- 17 Jun 21
From woe to joy, life has been a rollercoaster for Japanese Breakfast’s Michelle Zauner. She talks about her wonderful new album, Jubilee, and reflects on her literary success, the trauma of writing about the death of her mother, and the rise in hate crimes against Asian-Americans.
Life and death, hope and despair, joy and sadness are all bound up in the extraordinary indie-pop of Michelle Zauner, aka Japanese Breakfast. And now, after two cult lo-fi LPs the Eugene, Oregon-raised artist is poised to break through with her most polished album yet, the gorgeously ebullient Jubilee.
“A third record is enough to start thinking about what your albums are in context to one another,” Zauner tells Hot Press over Zoom. “When I think of other bands’ third albums, I think of Bjork’s Homogenic, Fiona Apple’s Extraordinary Machine, Beach House’s Teen Dream. An artist has figured out who they are and can move forward with confidence and ambition.”
“Jubilee” refers to the sense of celebration running through a project that proceeds from grunge incandescence to burnished orchestral pop. That elation has been hard-won. In May 2014, when she was 25, Zauner returned to Eugene to care for her Korean-born mother, who was diagnosed with cancer.
Chong Mi Zauner was just 56 when tests confirmed she was suffering stage IV squamous-cell carcinoma in her stomach. The chemo was devastating. When it failed to shrink the tumour, she opted to forgo further sessions.
Zauner tended to her mother across the course of her illness and up to her death. Later, she wrote about that period of her life in an essay, Crying In H Mart, initially published in The New Yorker, and which she has expanded into a book of the same name.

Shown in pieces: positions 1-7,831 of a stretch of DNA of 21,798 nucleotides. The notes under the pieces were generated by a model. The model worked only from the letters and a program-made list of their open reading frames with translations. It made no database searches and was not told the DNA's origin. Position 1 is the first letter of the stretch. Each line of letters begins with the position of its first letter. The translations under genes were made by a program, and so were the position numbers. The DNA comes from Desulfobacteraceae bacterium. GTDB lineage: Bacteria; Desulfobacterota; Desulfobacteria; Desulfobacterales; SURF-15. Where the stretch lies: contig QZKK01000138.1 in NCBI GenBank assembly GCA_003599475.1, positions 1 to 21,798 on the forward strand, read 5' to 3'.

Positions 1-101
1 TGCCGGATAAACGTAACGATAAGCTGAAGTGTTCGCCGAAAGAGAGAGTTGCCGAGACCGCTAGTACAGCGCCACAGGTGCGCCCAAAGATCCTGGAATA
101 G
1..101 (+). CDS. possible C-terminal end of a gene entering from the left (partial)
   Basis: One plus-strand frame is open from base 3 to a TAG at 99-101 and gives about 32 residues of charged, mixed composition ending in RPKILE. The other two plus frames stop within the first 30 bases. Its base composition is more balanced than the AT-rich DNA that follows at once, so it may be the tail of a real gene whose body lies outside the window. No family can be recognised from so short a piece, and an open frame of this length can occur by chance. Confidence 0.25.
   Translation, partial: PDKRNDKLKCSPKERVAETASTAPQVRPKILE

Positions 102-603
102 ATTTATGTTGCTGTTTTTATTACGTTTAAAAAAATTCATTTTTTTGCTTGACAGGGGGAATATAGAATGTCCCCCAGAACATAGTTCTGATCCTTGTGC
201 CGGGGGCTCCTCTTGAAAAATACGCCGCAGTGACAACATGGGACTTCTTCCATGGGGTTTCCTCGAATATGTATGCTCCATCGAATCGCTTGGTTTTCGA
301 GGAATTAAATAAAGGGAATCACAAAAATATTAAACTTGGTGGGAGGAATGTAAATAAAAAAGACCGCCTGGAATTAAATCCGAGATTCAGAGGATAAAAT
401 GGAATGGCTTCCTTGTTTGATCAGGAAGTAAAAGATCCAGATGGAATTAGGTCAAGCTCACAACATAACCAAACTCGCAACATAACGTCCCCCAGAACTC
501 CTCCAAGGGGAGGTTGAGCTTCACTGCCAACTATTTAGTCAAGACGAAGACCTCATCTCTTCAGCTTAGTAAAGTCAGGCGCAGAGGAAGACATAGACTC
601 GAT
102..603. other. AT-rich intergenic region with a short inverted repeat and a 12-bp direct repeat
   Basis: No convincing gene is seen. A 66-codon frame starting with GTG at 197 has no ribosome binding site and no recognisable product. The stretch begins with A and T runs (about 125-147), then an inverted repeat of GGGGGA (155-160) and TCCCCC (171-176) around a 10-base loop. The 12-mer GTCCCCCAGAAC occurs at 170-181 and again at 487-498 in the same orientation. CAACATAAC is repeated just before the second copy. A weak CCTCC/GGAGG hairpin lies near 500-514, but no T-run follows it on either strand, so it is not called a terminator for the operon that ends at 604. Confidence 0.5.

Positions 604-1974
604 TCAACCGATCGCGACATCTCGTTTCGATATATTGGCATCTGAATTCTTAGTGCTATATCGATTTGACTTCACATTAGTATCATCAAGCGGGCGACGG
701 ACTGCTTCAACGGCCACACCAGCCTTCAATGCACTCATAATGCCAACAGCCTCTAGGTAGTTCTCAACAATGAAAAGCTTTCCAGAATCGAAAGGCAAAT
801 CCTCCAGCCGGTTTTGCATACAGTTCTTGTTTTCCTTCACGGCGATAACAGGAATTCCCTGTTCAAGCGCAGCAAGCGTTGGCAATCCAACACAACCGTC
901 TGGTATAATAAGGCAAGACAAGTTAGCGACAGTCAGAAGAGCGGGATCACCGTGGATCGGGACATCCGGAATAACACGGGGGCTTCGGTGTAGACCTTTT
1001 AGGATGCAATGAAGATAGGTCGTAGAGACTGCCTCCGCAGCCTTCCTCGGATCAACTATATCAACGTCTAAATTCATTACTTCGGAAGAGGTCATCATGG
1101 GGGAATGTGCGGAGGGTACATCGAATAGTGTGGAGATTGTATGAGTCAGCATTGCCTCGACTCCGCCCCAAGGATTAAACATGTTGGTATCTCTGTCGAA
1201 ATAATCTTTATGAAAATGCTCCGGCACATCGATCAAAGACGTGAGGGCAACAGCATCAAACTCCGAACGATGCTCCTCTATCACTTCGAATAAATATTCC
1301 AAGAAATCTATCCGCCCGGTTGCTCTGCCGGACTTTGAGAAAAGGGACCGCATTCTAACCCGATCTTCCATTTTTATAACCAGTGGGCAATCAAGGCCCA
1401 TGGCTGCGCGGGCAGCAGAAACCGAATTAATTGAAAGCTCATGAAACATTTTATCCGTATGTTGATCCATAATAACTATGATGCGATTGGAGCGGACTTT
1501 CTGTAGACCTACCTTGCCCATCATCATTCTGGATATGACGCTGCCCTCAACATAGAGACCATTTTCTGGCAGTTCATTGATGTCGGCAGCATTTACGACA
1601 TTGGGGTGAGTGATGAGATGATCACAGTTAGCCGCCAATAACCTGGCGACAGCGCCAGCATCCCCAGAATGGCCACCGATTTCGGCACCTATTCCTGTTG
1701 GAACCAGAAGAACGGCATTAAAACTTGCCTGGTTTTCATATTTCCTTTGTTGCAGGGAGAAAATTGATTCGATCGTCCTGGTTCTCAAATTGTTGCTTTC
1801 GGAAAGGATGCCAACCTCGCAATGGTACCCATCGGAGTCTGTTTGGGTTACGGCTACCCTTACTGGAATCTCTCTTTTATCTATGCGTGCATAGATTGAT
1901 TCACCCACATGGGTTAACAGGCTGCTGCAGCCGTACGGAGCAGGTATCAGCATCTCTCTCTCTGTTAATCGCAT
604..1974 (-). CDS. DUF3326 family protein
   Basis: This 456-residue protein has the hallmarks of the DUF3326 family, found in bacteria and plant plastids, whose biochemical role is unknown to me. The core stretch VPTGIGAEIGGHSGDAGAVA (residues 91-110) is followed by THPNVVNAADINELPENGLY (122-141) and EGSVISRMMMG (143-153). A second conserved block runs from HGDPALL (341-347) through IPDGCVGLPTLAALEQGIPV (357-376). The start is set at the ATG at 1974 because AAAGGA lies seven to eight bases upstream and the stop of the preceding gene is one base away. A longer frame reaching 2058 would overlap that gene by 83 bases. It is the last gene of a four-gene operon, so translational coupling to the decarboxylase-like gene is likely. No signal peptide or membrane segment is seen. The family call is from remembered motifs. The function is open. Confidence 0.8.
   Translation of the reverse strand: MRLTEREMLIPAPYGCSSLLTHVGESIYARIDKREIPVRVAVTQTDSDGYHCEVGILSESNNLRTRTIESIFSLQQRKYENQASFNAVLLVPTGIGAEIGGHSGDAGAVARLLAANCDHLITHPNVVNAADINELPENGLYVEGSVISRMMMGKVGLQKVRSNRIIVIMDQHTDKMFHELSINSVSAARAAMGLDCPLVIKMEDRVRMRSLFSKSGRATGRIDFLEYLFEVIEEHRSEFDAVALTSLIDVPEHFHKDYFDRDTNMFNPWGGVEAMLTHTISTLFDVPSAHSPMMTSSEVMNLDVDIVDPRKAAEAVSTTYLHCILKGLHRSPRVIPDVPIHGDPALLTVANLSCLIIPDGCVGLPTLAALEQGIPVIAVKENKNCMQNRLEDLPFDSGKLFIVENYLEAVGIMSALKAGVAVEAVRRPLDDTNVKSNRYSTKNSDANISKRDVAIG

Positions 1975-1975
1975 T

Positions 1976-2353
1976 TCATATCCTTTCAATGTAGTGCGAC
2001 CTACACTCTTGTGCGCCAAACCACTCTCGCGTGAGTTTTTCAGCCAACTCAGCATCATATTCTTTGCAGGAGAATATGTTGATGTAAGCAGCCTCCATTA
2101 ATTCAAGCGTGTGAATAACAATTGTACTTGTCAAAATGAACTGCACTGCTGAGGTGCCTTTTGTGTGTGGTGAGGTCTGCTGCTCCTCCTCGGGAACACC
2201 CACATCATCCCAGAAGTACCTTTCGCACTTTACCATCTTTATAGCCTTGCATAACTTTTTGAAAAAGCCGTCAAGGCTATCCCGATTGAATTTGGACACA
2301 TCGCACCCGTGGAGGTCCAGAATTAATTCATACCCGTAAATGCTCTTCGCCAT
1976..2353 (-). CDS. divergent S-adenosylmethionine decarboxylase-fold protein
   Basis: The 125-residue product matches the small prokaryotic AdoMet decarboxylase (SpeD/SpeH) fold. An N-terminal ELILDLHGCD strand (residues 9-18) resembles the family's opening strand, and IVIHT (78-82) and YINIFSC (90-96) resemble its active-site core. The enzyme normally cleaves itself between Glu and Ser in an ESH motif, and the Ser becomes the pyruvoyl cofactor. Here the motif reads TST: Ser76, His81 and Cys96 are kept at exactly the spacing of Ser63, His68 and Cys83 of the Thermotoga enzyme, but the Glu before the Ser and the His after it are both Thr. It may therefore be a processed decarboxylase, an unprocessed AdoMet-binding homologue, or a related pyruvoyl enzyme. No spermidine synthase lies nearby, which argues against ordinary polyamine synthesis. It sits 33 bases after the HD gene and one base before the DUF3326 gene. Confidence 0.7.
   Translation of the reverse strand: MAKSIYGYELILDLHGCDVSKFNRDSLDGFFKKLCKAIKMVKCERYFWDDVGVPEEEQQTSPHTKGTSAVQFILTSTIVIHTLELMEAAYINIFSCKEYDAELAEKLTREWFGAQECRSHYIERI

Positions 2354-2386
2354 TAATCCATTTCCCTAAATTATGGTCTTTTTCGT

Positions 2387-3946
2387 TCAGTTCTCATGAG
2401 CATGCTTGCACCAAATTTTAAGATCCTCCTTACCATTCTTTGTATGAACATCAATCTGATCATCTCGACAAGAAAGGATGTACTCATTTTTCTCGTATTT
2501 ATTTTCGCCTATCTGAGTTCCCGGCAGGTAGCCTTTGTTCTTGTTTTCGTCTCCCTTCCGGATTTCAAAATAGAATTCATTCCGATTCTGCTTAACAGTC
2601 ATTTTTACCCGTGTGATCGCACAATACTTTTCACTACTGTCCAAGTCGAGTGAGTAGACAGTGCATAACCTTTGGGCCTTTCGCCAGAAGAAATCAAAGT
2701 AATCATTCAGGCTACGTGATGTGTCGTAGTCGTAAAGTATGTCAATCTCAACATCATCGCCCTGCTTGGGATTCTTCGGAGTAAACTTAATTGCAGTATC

Jubilee and Crying In H Mart arrive just a few months apart. Both are extensions of the process of grieving for her mother and reckoning with caring for someone in their final weeks and days.
Yet tonally they are very different. In the book Zauner writes unflinchingly about life and death and her Korean identity (H Mart is a supermarket chain specialising in Asian food). Jubilee, by contrast, is defiant and shot through with optimism.
“I had written two albums about grief before, and now a book about grief. I knew I wanted to tackle another topic. I had said, finally, everything I wanted to say about this life-changing experience. And I wanted to start a new chapter. I feel this album is the new chapter.”
Jubilee is about “carving out joy and protecting joy”. That feeling springs from a deeply personal place. But, at the present moment in time, she believes it will resonate. “Especially now, it’s something a lot of people will relate to,” Michelle notes.
Zauner played in bands at high school and third level. She studied creative writing at Bryn Mawr, a liberal arts college in Pennsylvania – one of the “seven sisters” of universities in the US established as an Ivy League for female students back when they were male only.